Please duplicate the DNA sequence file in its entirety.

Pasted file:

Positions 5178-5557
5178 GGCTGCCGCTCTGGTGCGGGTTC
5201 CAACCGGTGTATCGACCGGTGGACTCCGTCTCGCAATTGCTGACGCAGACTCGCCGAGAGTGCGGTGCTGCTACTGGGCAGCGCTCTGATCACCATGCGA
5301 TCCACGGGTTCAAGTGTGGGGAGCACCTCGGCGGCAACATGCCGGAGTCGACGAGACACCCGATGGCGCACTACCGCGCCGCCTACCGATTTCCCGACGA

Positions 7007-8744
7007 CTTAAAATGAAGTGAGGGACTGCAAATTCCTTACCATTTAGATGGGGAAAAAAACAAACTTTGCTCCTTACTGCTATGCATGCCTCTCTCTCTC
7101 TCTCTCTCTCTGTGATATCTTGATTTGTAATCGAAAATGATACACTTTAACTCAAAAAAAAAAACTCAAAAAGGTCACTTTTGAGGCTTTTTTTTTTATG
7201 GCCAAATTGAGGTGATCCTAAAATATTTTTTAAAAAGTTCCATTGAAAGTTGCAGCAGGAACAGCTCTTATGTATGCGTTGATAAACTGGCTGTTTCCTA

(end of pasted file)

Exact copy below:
Positions 5178-5557
5178 GGCTGCCGCTCTGGTGCGGGTTC
5201 CAACCGGTGTATCGACCGGTGGACTCCGTCTCGCAATTGCTGACGCAGACTCGCCGAGAGTGCGGTGCTGCTACTGGGCAGCGCTCTGATCACCATGCGA
5301 TCCACGGGTTCAAGTGTGGGGAGCACCTCGGCGGCAACATGCCGGAGTCGACGAGACACCCGATGGCGCACTACCGCGCCGCCTACCGATTTCCCGACGA

Positions 7007-8744
7007 CTTAAAATGAAGTGAGGGACTGCAAATTCCTTACCATTTAGATGGGGAAAAAAACAAACTTTGCTCCTTACTGCTATGCATGCCTCTCTCTCTC
7101 TCTCTCTCTCTGTGATATCTTGATTTGTAATCGAAAATGATACACTTTAACTCAAAAAAAAAAACTCAAAAAGGTCACTTTTGAGGCTTTTTTTTTTATG
7201 GCCAAATTGAGGTGATCCTAAAATATTTTTTAAAAAGTTCCATTGAAAGTTGCAGCAGGAACAGCTCTTATGTATGCGTTGATAAACTGGCTGTTTCCTA